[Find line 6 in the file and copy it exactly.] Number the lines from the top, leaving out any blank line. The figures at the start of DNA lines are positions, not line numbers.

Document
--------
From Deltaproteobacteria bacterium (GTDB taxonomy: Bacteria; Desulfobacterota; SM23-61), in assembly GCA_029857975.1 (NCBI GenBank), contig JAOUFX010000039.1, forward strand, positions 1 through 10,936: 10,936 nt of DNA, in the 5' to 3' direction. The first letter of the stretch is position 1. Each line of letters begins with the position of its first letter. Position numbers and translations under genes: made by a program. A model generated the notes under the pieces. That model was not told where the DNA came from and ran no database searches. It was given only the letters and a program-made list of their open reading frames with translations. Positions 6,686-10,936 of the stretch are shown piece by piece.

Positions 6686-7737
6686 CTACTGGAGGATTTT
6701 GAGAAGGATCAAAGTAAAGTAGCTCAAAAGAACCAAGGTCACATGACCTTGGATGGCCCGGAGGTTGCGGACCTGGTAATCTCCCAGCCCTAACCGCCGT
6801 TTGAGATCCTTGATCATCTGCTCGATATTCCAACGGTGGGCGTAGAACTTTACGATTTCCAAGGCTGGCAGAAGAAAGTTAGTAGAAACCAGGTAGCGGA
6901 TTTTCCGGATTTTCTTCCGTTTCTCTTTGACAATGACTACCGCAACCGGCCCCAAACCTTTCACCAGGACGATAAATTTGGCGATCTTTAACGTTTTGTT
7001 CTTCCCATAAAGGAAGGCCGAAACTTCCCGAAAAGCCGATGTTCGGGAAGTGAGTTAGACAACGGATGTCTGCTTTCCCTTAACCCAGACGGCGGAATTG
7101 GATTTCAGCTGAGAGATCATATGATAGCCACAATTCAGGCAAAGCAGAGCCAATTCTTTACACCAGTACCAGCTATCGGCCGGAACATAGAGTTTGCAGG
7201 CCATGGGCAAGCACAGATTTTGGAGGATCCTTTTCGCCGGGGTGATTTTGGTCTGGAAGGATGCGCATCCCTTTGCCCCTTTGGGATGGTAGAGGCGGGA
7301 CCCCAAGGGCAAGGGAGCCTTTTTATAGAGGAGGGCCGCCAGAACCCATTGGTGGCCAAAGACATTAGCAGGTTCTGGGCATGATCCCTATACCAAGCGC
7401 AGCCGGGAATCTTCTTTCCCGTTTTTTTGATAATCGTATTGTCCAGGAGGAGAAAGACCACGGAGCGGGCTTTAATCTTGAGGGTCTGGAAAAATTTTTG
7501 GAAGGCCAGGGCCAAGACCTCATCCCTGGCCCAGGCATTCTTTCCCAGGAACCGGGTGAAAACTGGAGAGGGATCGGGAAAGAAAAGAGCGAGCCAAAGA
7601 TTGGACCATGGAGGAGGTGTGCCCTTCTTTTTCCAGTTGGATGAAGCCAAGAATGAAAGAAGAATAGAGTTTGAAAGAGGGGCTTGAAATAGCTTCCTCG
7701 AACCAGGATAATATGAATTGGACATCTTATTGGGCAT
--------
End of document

6901 TTTTCCGGATTTTCTTCCGTTTCTCTTTGACAATGACTACCGCAACCGGCCCCAAACCTTTCACCAGGACGATAAATTTGGCGATCTTTAACGTTTTGTT